BY JACOB ZAHNISERThis article originally appeared in the April 22, 2016, edition of the Daily Journal of Commerce
Design-Build is a project delivery system in which one entity—the design-build team—works under a single contract to provide design and construction services for the owner. The Design-Build system is an alternative to the traditional design-bid-build process where design and construction services are divided between the designer and the contractor, each with separate contracts and separate scopes of work.
Studies show the Design-Build delivery system is quicker and more cost-efficient than the traditional design-bid-build system. Consequently, it is not surprising that Design-Build projects are increasing in popularity. In fact, a recent study showed that 71 percent of construction dollars spent in Oregon are on Design-Build projects. If you have not already worked on a Design-Build project, you probably will very soon.
Whether you are an old convert to the Design-Build system, or using it for the first time, here are four tips for a successful Design-Build project:
- Have a well-defined scope of work for the team leader and each team member;
- Have a defined criteria for measuring success;
- Have a knowledgeable owner who can make quick, sound decisions; and
- Have experienced downstream contractors committed to achieving the goals set by the owner.
1. Have a well-defined scope of work for each team member.The hallmark of the Design-Build system is timely, cost-effective construction. By eliminating hierarchical layers of management, the project moves rapidly and decisions are made quickly, keeping the project on schedule. Moreover, when the same group that designs the project also builds the project, there tends to be much more attention given to pricing and scheduling in the design phase. However, a successful Design-Build project starts with a well-defined scope of work and a clear understanding of mutual expectations. Like any project, if a Design-Build project lacks a clear and complete scope upfront, it is unlikely the final product will meet project and financial goals.
As with all teams, there should be one project leader as the single point of contact for the owner. The project leader is generally the entity financially capable of contracting and guaranteeing the completion of the work and ultimately responsible for achieving the owner’s goals. Consistency and project leadership from start to finish add an inherent efficiency; the chance for things to fall through the cracks is greatly diminished.
2. Have a defined criteria for measuring success.All too often projects start without any measurable criteria for success or with the wrong set of success criteria. Every person, from the owner to the trades working day-to-day, must have the same idea of what success means, otherwise the project will not be completed efficiently. Success may be measured in terms of schedule, budget, quality, maintainability, or a combination of all these and other factors. Unless each team member is aware of the success criteria, the team as a whole will be unable to anticipate problems, work through challenges, and seek team solutions necessary for a successful Design-Build project.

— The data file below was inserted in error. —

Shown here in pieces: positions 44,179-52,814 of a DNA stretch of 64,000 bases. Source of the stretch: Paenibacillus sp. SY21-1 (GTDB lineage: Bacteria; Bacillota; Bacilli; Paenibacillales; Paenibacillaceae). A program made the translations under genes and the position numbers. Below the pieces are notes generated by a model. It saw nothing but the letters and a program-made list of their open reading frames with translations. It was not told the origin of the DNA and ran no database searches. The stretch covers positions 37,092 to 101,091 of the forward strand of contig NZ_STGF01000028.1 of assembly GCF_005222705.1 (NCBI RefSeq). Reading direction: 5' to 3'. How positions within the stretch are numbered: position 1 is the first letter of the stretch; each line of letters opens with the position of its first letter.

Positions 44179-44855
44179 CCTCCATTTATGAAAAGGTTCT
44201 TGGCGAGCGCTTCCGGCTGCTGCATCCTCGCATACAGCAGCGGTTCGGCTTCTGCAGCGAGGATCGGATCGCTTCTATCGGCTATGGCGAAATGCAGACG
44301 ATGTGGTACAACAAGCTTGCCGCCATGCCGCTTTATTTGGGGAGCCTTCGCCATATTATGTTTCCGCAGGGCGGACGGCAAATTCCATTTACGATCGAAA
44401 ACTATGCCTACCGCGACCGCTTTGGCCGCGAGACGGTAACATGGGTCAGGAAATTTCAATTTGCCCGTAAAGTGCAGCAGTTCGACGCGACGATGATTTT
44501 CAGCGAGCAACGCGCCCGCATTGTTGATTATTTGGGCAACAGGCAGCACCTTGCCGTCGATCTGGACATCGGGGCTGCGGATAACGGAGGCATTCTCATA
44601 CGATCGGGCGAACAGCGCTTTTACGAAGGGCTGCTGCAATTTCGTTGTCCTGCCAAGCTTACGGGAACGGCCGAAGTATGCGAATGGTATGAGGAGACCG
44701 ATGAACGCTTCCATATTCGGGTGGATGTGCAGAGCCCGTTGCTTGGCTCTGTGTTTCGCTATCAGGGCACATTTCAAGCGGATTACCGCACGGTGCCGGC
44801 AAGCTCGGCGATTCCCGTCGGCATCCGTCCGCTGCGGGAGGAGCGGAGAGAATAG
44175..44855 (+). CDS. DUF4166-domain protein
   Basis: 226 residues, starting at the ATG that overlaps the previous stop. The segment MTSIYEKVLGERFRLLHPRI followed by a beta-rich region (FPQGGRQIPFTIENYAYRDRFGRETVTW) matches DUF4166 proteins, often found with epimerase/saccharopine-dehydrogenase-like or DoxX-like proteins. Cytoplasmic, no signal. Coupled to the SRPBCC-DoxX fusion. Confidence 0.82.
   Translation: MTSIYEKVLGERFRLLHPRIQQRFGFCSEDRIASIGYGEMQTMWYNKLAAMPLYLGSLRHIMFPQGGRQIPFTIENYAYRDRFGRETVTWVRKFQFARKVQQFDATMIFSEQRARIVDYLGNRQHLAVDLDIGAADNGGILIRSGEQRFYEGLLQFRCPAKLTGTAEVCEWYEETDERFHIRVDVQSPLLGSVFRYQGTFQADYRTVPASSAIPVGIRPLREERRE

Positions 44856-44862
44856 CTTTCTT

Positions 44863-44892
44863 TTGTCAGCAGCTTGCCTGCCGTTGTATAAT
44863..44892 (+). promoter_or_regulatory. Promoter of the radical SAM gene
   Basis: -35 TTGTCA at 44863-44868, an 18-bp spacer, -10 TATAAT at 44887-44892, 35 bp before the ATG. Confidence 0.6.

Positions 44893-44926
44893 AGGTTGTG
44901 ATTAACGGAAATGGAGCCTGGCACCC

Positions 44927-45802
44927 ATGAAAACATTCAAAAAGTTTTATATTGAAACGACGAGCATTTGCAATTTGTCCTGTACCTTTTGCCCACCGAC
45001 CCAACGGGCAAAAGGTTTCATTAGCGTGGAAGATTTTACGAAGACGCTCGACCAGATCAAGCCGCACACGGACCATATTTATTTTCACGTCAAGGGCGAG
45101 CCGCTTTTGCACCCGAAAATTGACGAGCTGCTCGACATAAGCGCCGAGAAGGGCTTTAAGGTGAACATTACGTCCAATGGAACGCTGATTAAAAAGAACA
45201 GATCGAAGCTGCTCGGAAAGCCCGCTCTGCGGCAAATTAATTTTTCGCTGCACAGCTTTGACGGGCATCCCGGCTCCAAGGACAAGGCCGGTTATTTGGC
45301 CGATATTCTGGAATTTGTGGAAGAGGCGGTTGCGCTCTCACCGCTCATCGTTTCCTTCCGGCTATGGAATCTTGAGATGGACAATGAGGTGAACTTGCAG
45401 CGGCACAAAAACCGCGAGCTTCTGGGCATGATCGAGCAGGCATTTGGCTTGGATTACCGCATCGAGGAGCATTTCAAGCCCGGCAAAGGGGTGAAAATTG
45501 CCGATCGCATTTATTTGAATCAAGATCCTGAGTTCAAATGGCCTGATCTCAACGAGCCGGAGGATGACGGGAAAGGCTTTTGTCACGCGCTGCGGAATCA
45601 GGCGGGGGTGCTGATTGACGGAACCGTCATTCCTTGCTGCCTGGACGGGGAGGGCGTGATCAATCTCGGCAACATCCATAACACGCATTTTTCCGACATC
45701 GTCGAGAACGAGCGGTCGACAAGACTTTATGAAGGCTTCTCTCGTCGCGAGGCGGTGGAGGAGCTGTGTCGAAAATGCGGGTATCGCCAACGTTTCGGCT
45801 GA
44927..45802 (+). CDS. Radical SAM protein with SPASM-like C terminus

3. Have a knowledgeable owner who can make quick, sound decisions.Next, a knowledgeable owner is a key factor of successful Design-Build processes. Since the Design-Build project moves swiftly, the owner’s representative must be capable of making decisions promptly. Without a decisive, responsive, and knowledgeable owner, the Design-Build process will falter and stall, diminishing the time benefits of the Design-Build process and sapping the profitability from the project. Ultimately, an inexperienced or unknowledgeable owner will lead to paralysis of design/review/design, which must move forward at a predetermined pace.
4. Have experienced downstream contractors committed to achieving the goals set by the owner.Finally, experienced downstream team members are a must. To be successful, Design-Build projects cannot afford the tunnel vision seen in the traditional design-bid-build method mentioned earlier. Rather, the owner, the design-builder, and subcontractors must all think of themselves as a team working to achieve the common goal of delivering the project on time and on budget. The only success is mutual success. When challenges are encountered on a project (and there are always challenges), pointing fingers is not an option, and everyone must be willing to compromise and find solutions. Design-Build team members should not only be experienced in their respective fields, but they should be capable and willing to think outside the box to come up with win-win solutions to deliver a successful project. Compromise and cooperation across the board are essential.
The use of the Design-Build delivery system continues to gain in popularity, with the West Coast and Oregon in particular leading the charge with the most construction dollars being spent on Design-Build projects. Applying these four tips will help ensure the success of your first (or next) Design-Build project, but even the best of the best can encounter problems. A good team can make the problems that do arise easier to resolve.
Jacob Zahniser is a construction lawyer/litigator and trial attorney at Jordan Ramis PC. Jacob focuses his practice on construction and real estate litigation, as well as handling insurance coverage disputes arising from construction defects. He can be reached at firstname.lastname@example.org or 503.598.5546.